A Tesla Model S sedan on the production line at its factory in Tilburg, Netherlands.
By Kirsten Korosec
May 8, 2014

FORTUNE — Tesla Motors (TSLA) hasn’t named the future home of its $5 billion battery factory. But the choice just became much harder to predict.

The electric automaker has said that it plans to break ground at least two, possibly more, locations over the next several months. Until yesterday, California was not among the contenders.

“We’re going to move forward with breaking ground on multiple sites in order to minimize the risk of completion of the Gigafactory,” CEO Elon Musk said during a call to discuss the company’s first quarter earnings. “We expect to break ground on the first of those probably next month. And then shortly thereafter, maybe a month or two after that, we’ll break ground on the second one.”

Tesla initially said it was evaluating 500- to 1,000-acre sites in Arizona, Texas, New Mexico, and Nevada as four potential locations for the factory, which will employ about 6,500 people. Now California is back on the short list.

“It’s sort of still improbable, but it is back in the running,” Musk said.

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California was left off the initial list because of concerns of the time it would take to complete the permitting process for the battery factory.

“This is a large greenfield construction project and California has quite a complex and lengthy process for approval of greenfield sites,” said Musk. “We couldn’t afford waiting a year or more for permits to proceed.”

Other states have a much more streamlined approach, said Musk, who also noted that the cost of operating in a particular state would be considered when determining the final location for the Gigafactory.

Musk also announced during the quarterly earnings call that Tesla has signed a letter of intent with Panasonic to be a partner in its battery facility.

“For us, that’s actually not that big of a deal because our expectation has always been that Panasonic would be the partner with the Gigafactory, and I believe that’s been Panasonic’s intent,” Musk said.

The Palo Alto, Calif.-based company expects to reach a final agreement with Panasonic, its existing current battery cell supplier, in the latter part of the year, said J.B. Straubel, Tesla’s chief technology officer.

Panasonic spokesman Jim Reilly confirmed the letter of intent and said the company is studying participation in the Gigafactory.

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On Feb. 26, Tesla revealed the first details of a 10-million-square-foot, possibly two-level facility that will be designed to produce more lithium-ion batteries annually by 2020 than were made worldwide in 2013. Tesla estimates that the plant will have the capacity to produce 50 gigawatt hours of battery packs a year, which will be used for its Model S luxury sedan and a cheaper next-generation vehicle intended for the mass market.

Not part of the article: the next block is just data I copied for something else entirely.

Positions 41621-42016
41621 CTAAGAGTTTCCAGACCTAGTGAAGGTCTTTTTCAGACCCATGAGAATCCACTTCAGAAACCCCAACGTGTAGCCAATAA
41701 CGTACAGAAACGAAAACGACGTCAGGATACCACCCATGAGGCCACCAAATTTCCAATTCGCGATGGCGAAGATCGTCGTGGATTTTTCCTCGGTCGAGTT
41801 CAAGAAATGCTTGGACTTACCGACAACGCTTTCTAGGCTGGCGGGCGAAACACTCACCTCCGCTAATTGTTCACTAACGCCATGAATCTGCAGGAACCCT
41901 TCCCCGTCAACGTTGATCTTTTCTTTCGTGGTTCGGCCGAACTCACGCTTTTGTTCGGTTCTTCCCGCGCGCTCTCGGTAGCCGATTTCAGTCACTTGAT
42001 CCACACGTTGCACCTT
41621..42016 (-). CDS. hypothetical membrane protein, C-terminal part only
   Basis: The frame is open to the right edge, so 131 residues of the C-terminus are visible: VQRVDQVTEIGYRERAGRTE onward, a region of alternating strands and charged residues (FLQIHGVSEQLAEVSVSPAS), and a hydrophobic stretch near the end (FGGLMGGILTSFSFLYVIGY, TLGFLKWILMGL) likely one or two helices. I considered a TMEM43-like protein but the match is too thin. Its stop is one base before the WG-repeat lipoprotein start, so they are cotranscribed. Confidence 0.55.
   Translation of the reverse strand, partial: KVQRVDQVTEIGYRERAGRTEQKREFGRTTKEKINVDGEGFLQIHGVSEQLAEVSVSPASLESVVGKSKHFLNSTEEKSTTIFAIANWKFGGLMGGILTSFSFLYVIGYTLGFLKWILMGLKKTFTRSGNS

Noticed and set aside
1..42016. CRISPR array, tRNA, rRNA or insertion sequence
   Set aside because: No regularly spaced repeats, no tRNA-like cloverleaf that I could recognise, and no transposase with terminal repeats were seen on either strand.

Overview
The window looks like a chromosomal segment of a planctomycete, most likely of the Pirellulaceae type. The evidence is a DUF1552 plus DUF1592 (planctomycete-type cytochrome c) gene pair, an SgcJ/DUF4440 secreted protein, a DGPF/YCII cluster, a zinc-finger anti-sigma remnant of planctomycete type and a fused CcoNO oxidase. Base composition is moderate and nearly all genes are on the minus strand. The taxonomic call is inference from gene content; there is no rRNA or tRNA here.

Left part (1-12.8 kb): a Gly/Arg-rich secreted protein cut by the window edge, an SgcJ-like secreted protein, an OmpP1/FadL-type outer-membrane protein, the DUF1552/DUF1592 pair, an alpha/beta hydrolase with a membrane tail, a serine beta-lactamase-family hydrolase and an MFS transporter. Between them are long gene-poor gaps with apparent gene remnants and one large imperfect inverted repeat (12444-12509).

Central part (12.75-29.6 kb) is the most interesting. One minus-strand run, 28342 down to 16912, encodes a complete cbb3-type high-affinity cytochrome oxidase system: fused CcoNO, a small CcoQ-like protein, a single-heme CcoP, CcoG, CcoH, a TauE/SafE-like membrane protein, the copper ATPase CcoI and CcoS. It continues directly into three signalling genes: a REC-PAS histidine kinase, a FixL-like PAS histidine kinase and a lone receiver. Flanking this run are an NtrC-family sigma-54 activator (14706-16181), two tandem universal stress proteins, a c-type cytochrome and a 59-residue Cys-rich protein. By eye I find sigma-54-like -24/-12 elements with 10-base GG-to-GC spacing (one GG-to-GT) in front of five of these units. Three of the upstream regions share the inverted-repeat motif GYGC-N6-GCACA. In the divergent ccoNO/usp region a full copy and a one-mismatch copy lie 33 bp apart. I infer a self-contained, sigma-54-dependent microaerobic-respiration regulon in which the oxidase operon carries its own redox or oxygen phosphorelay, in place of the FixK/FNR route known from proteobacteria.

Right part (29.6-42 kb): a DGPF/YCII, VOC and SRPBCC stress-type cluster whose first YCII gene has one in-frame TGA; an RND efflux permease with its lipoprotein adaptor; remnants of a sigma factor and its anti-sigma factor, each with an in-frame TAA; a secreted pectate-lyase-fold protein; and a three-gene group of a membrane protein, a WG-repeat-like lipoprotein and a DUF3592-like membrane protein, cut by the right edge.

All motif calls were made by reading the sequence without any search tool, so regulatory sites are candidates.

By 2020, Tesla estimates the facility will be able to make enough batteries to supply 500,000 vehicles a year. The factory is expected to reduce the per-kilowatt-hour cost of its lithium-ion battery packs by more than 30% by the end of 2017, the first year of volume production. That price decrease is necessary for Musk’s bid to make a car 50% cheaper than its luxury Model S, which starts at $70,000.

Tesla can achieve the 30 percent reduction in cost per-kilowatt-hour and maybe even exceed that number, Musk said.

In an effort to reduce costs, Tesla is examining pre-cursor materials, particularly nickel. Tesla is talking with nickel mining companies in Canada to find innovative ways to reduce the cost, Musk said.

The Gigafactory is just one — albeit a large — piece of its rapid expansion plan.

The company, which reported a net loss of $49.8 million for the first quarter as it expands capacity at its automobile factory and develops the Model X SUV, plans to invest up to $850 million in capital expenditures this year.

This year, Tesla plans to install 200 more of its fast-charging stations globally, increase the number of service centers and stores 75 percent over last year and launch the right-hand drive Model S in the UK, Japan and Hong Kong.

The company, which delivered its first Model S cars to customers in China, said in a letter to shareholders that it plans to expand in Asian country as fast as possible.

“They’re more ambitious than other auto startups, primarily because they went beyond the automobile almost since their inception, said John Gartner, research director at Navigant Research. “They’re operating a charging network, becoming a developer and seller of battery backs and drivetrains and an energy servicing company. Now they’re swimming in a deeper, more competitive market.”

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